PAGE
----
Many sponsors (most commonly Australian citizen sponsors) are very surprised to find out that obtaining a permanent Australian visa is a far more difficult task than they imagined. Sponsors frequently are shocked to find out how adversarial the Department of Immigration is and how much evidence is required in determining partner visa applications for their spouses and de facto partners. Why is the Department giving us such a hard time, can’t they see we are genuine?

What is not commonly publicised is the extent to which people seek to exploit Australia’s immigration laws to obtain visas unlawfully. One of the most exploited visa programs is the partner visa program. This is because it is rather difficult for a case officer to truly assess whether a relationship is genuine or not – after all, it is a very subjective thing. So the Department has developed tools to assist them in making a determination about a relationship – that is, what kind of evidence is sufficient to make a decision about a relationship. But historically people have learnt what the Department looks for in deciding whether to grant a partner visa, and have constructed their circumstances and evidence to give the appearance of genuineness.

The Department this week announced the arrest and charge of 5 people over fraudulent partner visa applications. Your author is certain this will become a more common occurrence as the Department continues to ‘crack down’ on what they see as a prevalence of bogus relationships to secure visas. We have witnessed an increase in scrutiny of partner visas over the last few years, and the refusal rate of self lodged applicants seems to be growing.

Last year the Government announced some radical changes to the partner visa rules. These are yet to pass through Parliament, however if enacted, will cause a great deal of difficulty and hardship for Australians and their partners.

First, the Government wants to crack down on Australian sponsors who have criminal records – denying them the opportunity to sponsor their partners for a visa in Australia. Any sponsor with a domestic violence or sexual crimes history will almost certainly be barred from lodging a partner visa application. Others with violent crime histories will also face serious difficulties. In the future we may see other criminal records being prevented from sponsorship. Remember, we now routinely see citizenship and visa applications refused for traffic offences, which would have been unheard of 5-10 years ago. But the biggest impact on the whole program won’t be on those with criminal records, it will be on those sponsors who have no record at all. Otherwise perfectly law abiding good sponsors in genuine relationships will suffer hardship. How?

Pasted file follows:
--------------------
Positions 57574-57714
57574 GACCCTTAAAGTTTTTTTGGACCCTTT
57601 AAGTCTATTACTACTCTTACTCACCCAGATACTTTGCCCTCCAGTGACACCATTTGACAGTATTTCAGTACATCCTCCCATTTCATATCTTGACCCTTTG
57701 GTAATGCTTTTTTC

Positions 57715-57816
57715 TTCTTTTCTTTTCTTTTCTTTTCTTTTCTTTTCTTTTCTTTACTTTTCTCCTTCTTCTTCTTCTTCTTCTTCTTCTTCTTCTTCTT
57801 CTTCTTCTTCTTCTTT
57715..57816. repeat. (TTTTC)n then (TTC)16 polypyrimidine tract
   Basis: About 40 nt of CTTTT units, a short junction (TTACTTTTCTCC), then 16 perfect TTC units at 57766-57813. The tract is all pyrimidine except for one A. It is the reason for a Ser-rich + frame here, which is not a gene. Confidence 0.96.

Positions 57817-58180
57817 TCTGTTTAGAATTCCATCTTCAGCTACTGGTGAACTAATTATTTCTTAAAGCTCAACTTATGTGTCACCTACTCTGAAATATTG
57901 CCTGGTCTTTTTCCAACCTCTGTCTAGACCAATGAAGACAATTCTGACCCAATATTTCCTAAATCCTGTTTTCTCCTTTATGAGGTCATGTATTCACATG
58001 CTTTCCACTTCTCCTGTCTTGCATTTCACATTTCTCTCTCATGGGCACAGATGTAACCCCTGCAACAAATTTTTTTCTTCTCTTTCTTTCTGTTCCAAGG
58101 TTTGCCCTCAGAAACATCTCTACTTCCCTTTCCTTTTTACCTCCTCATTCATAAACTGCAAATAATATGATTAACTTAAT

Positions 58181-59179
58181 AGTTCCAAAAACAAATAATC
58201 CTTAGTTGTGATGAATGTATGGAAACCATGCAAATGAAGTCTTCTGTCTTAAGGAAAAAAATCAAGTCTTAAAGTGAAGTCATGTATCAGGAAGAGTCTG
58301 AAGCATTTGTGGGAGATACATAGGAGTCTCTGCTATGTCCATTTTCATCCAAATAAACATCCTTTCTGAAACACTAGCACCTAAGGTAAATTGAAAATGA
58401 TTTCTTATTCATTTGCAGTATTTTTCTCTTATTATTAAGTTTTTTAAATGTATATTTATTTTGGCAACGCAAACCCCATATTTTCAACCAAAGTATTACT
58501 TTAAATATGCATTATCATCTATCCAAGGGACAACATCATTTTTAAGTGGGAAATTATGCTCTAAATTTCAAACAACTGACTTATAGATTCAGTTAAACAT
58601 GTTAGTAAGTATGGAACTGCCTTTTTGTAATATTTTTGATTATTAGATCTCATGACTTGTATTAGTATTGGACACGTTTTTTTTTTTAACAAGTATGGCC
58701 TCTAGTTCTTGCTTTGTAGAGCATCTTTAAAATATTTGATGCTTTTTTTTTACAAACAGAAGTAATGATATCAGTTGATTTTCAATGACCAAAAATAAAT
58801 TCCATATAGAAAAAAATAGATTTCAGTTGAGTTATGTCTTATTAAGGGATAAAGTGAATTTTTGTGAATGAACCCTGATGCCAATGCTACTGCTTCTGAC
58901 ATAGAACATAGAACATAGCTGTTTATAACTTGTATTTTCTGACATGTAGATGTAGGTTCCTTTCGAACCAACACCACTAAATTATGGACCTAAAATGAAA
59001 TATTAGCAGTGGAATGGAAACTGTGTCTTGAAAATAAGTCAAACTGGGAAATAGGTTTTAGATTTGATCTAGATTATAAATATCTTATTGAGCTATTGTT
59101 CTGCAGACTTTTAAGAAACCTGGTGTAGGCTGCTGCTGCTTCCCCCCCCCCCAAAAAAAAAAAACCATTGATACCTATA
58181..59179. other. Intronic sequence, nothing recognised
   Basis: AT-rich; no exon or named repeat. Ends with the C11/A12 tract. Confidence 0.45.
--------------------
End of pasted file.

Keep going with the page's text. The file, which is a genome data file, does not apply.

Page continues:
The Government wants to make the sponsorship approval process a prerequisite for lodging a partner visa. So a spouse/partner of an Australian is prevented from lodging a partner visa until their sponsorship application is approved. This approval process will initially be deceptively simple. Application form, some identity documents, and… a police clearance. If the sponsor has lived outside of Australia they may need an overseas clearance as well. Australian Federal Police clearances take on average around 1-2 weeks to process. No big deal, I hear you say. Overseas clearances? They can take months in many countries if they arrive at all. So if the sponsor can’t get their clearance in time? Their partner must leave Australia and apply from overseas (unless there is another visa they can apply for in Australia – this is most often not the case). Offshore processing times for partners are currently anywhere from 6 months to 24 months, perhaps longer if an appeal process is required. Unnecessary hardship for otherwise good Australian sponsors and their partners who just want to get on with their lives.

All this disruption and hardship is caused by the noble pursuit of locking out bad sponsors. But they are very much the exception to the rule – a very small percentage of sponsors deserve being locked out of the partner visa program.

Also, it will be a slippery slope – in the initial phase only a police clearance will be required and only truly serious offences will cause a refusal of a sponsorship. But who knows how sponsorships will be addressed in the future. Currently there is no income requirement to be a partner visa sponsor (though there may be issues if the sponsor is heavily reliant on government benefits). Could we see an income test for partner visa sponsors? In which case tax returns and income evidence will be required, thus slowing down the process even further?

These changes could be passed at any time during a sitting of Parliament. The message is clear for potential partner visa applicants – plan ahead to avoid disappointment. It is also prudent to begin gathering evidence of your relationship as soon as possible.

We are here to make your immigration process as painless as possible. For advice about your eligibility for a partner visa, and mapping out timelines and strategy, book a consultation with an experienced migration agent to ensure you are not a victim of heavy handed administrative decision making protocols.